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Role of environmental pollutants in human disease

Environmental pollution can play a vital role in chronic diseases such as cancer as well as many neurological and immune diseases. European funding is helping to develop a new generation of biomarkers to study the effect of environmental agents in human disease.

The EU-funded 'Genomics biomarkers of environmental health' ENVIROGENOMARKERS project involved the first large-scale application of global analysis ('omics') technologies on biosamples from existing, population-based and disease-oriented cohorts with the aim to identify novel biomarkers of disease risk and environmental exposure.

Biosamples including blood, urine, and cord blood from three cohorts — northern Sweden health and disease study, EPIC-Italy and the Rhea mother-child study — were used. These samples had been collected years ago from people who were at the time healthy (or during pregnancy and at birth, in the case of the latter study) and whose health status was subsequently followed up. Additionally, information on diet, lifestyle, air pollution exposure and other environmental factors was also incorporated into the study.

The ENVIROGENOMARKERS scientists analysed the above samples using microarray-based technology for whole-genome expression and epigenetic profiling, ultraprecision liquid chromatography with mass spectrometry (UPLC-MS/MS) for metabolomic profiling and multiplex ELISA for wide-target proteomics, along with advanced bioinformatics and systems biology tools.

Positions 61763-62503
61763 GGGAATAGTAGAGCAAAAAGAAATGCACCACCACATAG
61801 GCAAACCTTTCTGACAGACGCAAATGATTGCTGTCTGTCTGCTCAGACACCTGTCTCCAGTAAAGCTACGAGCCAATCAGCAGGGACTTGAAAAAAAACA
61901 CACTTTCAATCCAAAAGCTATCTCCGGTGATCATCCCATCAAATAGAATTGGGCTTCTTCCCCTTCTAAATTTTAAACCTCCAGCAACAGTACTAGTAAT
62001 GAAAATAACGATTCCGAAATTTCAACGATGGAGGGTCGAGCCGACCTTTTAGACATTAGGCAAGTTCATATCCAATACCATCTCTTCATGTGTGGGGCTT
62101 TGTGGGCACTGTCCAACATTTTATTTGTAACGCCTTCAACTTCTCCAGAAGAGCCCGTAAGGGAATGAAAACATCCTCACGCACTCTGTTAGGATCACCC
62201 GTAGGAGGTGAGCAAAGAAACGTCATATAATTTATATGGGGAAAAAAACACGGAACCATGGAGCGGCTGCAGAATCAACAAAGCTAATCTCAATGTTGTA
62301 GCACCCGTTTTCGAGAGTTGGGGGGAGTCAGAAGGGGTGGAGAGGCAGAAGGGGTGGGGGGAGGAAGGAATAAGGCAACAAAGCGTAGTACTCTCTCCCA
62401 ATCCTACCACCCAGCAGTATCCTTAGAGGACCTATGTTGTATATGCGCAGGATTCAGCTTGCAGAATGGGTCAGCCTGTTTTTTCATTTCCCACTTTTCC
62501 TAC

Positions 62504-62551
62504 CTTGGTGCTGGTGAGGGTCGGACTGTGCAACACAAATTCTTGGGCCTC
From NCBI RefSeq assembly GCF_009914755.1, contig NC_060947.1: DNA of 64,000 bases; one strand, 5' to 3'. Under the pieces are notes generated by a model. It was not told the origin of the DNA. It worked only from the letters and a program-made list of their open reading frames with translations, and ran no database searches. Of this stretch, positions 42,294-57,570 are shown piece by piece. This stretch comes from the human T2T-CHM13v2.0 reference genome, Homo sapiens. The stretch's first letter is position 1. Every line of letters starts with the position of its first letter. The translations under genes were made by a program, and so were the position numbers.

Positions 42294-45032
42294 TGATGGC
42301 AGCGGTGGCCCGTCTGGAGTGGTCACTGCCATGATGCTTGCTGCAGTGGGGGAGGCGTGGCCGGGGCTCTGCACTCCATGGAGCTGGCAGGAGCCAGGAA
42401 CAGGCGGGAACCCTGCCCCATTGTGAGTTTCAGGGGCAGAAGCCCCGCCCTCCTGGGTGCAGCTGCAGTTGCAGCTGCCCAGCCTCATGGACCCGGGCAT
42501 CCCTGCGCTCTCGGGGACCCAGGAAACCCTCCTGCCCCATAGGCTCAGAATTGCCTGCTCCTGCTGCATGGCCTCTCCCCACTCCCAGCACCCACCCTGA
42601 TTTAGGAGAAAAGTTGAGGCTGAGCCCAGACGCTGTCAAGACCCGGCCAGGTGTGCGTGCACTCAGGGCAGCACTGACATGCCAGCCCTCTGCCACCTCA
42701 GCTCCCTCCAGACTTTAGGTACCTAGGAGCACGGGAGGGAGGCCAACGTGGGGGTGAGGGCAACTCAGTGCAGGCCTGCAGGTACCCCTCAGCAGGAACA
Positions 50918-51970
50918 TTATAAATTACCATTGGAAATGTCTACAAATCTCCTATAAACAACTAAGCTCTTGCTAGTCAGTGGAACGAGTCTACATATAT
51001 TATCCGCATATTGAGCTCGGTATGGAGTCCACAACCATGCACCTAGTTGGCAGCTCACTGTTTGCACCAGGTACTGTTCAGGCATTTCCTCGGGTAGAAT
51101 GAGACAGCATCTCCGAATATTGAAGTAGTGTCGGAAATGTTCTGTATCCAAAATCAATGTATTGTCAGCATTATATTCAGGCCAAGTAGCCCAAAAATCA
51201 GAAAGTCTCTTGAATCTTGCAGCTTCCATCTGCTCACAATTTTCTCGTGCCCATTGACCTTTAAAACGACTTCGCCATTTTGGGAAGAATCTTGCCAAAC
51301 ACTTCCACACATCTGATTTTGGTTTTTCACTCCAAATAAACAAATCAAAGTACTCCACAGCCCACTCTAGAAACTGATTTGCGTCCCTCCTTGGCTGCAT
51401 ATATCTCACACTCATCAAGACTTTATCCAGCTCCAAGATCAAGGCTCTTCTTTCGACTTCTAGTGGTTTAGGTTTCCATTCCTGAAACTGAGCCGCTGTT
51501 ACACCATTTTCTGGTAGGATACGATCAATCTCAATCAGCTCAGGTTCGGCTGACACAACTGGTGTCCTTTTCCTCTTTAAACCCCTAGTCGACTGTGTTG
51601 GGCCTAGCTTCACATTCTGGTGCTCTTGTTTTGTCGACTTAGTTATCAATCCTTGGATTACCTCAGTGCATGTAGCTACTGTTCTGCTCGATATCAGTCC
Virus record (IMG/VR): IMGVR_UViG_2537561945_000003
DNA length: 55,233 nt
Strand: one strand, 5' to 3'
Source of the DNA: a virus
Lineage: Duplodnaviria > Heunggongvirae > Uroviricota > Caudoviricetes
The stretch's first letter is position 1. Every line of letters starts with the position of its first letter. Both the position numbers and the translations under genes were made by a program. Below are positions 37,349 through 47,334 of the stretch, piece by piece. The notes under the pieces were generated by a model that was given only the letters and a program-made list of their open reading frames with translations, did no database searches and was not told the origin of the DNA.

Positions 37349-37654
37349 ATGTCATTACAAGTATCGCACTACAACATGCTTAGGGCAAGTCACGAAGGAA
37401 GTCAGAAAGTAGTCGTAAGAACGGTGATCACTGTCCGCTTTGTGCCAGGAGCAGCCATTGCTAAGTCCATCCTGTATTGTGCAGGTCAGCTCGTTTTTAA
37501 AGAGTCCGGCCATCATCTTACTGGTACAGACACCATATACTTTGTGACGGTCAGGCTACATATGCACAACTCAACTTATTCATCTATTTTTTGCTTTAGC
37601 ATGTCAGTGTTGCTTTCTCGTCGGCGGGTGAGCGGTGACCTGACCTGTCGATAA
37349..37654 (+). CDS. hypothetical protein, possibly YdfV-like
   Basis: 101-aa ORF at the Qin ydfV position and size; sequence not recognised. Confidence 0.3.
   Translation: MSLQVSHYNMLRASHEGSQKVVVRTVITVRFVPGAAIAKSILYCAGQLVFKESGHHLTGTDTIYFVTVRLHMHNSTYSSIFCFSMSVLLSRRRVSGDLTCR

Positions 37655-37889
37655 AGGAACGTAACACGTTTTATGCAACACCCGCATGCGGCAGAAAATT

In addition, they measured in the same biosamples the levels of persistent organic pollutants (such as polychlorinated biphenyls (PCBs), hexachlorobenzene (HCB) and polybrominated diphenyl ether), cadmium and phthalates.

The omics data obtained were evaluated statistically to look for biomarkers of disease risk, i.e. for signals which differed between persons who subsequently developed disease from those who remained healthy. The data was also assessed for biomarkers of exposure, i.e. for signals that correlate with measured levels of the environmental chemicals mentioned above.

This evaluation revealed a large number of transcriptomic and epigenetic signals- and a small number of proteomic signals, which were associated with the risk of a future appearance of lymphoma, particularly B-cell chronic lymphatic leukaemia (BCLL). Significant numbers of signals associating with exposure to PCBs and HCB were also found, some of which fall on cancer-related pathways, whose significance in relation to lymphoma causation requires further investigation.

The analyses of samples from pregnant mothers or newborns showed statistically significant associations between certain metabolite levels and neurodevelopment. Furthermore, evaluation of the metabolomics profiles obtained with sera of pregnant mothers revealed signals predictive of pre-term birth, gestational age and foetal weight growth restriction, as well as signals reflecting maternal smoking (passive or active) during pregnancy.

Results were disseminated widely via the project website, lectures, conferences, workshops, newsletters and several scientific peer-reviewed publications. The ENVIROGENOMARKERS project outcomes have paved the way for the discovery of novel biomarkers linking environmental exposure and disease using biosamples from already existing biobanks that have been in storage for decades.

Related link:
http://cordis.europa.eu/

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